Brighton didn’t come home until he was 6 months and 6 days old. Because his lungs had not properly developed by the time he was born, he needed oxygen. On top of that, he aspirated fluids into his lungs. He needed to be intubated for a few days at one point just to give his lungs a break. He had surgery to receive both a G-tube feeding tube and a Nissen fundoplication, which is a procedure that tightens the point where the esophagus meets the stomach to reduce reflux. All this before he was 4 months old.
While all this was happening, we engaged a nursing service because Brighton was eligible to receive at-home nursing care once he was able to be discharged. At 4-½ months old he was transferred to rehab where he spent 6 weeks receiving inpatient physical, occupational and speech therapy. He still needed oxygen 24/7. He received feedings in his G-tube with a pump. Despite all of this, at 6 months and 6 days old we were able to bring him home.
We now live a life we never expected. It’s hard. We have a lot going on. We’re tired. We’re stretched thin. We’re scared at times. Brighton has been hospitalized several times in the past two years – all for respiratory viruses and issues like pneumonia and a scary one called human metapneumovirus (that was a 12 day PICU stay). I’ve had to call 911 several times. I had to leave my job in order to take him to all his weekly therapy appointments and various doctor appointments each month. I carry a document on my phone with the extensive list of medications he takes because every doctor needs that list every time we see them. We’ve had a nurse at our house almost every day for the past 2 years helping to take care of him.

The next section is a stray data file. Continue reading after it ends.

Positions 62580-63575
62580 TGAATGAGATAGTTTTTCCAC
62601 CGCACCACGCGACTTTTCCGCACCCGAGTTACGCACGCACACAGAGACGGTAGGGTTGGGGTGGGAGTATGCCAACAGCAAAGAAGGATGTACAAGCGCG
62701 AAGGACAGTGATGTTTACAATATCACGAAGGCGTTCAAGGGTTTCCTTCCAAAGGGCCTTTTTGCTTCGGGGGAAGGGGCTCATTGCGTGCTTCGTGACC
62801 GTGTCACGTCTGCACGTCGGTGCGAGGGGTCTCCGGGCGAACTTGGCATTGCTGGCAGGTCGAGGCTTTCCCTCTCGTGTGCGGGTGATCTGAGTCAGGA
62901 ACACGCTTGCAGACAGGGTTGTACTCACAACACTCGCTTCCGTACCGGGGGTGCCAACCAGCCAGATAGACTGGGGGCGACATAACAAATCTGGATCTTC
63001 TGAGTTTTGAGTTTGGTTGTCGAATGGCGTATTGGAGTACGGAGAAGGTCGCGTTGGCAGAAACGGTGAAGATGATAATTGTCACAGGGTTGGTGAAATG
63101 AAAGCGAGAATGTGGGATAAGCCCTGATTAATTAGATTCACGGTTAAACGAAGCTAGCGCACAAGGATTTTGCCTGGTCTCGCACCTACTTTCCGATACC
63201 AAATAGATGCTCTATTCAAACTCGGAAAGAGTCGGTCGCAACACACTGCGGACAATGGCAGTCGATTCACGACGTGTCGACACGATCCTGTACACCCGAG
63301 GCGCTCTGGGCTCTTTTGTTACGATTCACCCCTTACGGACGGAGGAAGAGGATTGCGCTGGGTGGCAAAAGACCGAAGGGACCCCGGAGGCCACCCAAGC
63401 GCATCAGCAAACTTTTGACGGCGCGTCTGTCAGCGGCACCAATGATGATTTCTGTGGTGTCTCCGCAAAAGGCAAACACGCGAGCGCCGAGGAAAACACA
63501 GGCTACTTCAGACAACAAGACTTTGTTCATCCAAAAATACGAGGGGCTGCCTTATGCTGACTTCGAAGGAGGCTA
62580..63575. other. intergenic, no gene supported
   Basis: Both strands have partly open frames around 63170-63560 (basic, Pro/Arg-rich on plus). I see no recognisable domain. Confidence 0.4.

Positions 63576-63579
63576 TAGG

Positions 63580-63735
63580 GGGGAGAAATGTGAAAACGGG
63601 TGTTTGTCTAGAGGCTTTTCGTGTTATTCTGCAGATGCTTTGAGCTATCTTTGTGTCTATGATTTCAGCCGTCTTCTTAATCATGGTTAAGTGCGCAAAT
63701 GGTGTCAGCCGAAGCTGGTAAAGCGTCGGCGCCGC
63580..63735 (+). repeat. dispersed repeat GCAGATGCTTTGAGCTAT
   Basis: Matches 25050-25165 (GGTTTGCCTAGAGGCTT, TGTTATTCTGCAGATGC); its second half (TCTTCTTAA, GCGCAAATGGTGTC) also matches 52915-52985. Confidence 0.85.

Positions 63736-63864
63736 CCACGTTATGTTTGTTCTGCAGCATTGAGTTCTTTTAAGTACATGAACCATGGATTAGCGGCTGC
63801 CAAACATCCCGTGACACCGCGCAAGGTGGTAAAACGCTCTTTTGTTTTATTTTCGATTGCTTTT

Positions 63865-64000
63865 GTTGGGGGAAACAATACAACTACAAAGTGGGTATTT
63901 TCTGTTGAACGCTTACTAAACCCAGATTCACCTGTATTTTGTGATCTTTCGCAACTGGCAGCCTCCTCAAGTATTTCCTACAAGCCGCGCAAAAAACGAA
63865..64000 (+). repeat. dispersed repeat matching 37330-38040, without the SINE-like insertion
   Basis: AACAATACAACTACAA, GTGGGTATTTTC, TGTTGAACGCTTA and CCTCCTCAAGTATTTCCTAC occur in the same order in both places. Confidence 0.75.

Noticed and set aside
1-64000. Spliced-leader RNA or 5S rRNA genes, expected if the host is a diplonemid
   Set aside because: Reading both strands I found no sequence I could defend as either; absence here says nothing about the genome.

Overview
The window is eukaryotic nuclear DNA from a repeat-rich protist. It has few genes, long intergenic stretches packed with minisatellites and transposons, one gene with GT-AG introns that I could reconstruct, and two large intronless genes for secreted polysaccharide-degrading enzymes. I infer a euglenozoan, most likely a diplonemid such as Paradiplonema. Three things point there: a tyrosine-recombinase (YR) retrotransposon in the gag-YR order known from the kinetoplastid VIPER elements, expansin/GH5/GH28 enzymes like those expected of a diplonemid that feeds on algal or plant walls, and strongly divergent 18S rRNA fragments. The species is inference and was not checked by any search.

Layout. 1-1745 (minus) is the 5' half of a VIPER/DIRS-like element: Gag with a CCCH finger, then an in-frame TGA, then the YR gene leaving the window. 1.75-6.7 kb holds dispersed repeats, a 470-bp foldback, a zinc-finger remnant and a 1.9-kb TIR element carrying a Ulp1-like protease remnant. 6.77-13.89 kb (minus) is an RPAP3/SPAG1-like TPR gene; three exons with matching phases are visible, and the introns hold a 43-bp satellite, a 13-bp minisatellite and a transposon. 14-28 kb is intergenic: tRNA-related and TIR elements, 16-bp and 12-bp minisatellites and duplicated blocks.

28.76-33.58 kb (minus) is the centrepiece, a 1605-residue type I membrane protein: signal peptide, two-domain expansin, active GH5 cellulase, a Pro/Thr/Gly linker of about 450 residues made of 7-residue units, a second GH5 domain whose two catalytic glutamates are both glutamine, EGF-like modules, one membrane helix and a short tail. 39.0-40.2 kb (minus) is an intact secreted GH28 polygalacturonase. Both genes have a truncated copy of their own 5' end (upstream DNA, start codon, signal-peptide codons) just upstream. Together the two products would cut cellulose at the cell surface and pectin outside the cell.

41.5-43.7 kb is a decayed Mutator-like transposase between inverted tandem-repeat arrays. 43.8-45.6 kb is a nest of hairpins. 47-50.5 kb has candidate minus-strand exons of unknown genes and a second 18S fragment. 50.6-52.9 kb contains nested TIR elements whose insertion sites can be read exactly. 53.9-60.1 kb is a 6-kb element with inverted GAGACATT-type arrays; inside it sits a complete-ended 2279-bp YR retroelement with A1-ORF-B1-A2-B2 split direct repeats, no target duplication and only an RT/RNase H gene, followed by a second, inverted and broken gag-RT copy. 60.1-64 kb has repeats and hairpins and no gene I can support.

He needs that level of attention because things can flip on a dime for him. We have a special stroller for him, a stander for him, approximately 12 oxygen tanks in our house at any given time, a monthly order of medical supplies, a Vitamix blender so I can blend his food to be given through his feeding tube, a nebulizer, a suction machine, and a pulse ox monitor that has woken me from my sleep so many times that I don’t really know what a full night’s sleep is anymore.
So…why Lucky 21? Sure, there’s a chance these things can happen to any child, any twin, any pregnancy. Ours happened because Brighton has a 3rd copy of the 21st chromosome. His placenta also had Trisomy 21, which is what complicated his growth. That extra piece, that 3rd 21, may not sound so lucky based on everything I mentioned above, right?
But, we are lucky.
We have a son, who, with his extra piece, brings an amazing amount of love and light to our lives. He is a lesson in strength, perseverance, and positivity. He has handled every single day of his life with a smile on his face and sheer, unconditional love in his heart. He has brought joy to EVERY SINGLE person he has met. He has brought smiles to my face in times of very hard tears. He is teaching his sisters lessons in love, compassion, understanding, and acceptance, even if they don’t realize it yet. He has given me strength I didn’t know I needed. We celebrate everything. We find happiness in the little things – he just learned to roll a ball back and forth between himself and another person. At 2 years and 2 months old, he finally learned to sit up on his own. Yes, that took a while, but he DID IT and he rocks it every day now. He CAN. He WILL. He DOES.
I was anxious when I sat down to write this. I’m still anxious. But we WILL get there. He WILL get there. I have to realize things like this every day, and it will be a lifetime of lessons taught by him. What an amazing teacher he is.
We are lucky. So very lucky.
*Note: A few hours after writing this, Brighton’s nurse and I were packing him up to go to the Emergency Room. After consulting with three doctors via phone, we decided it was best to get him checked out to rule out any respiratory illnesses. In the end, I was right. It was the medication. After receiving a full dose of his medication, the energetic, happy and silly Brighton emerged amidst the X-ray and tests we did in the ER. We were home six hours later and he’s doing well again. This is our norm. We know our son. We know the signs. We take it one day, one hour, one minute at a time.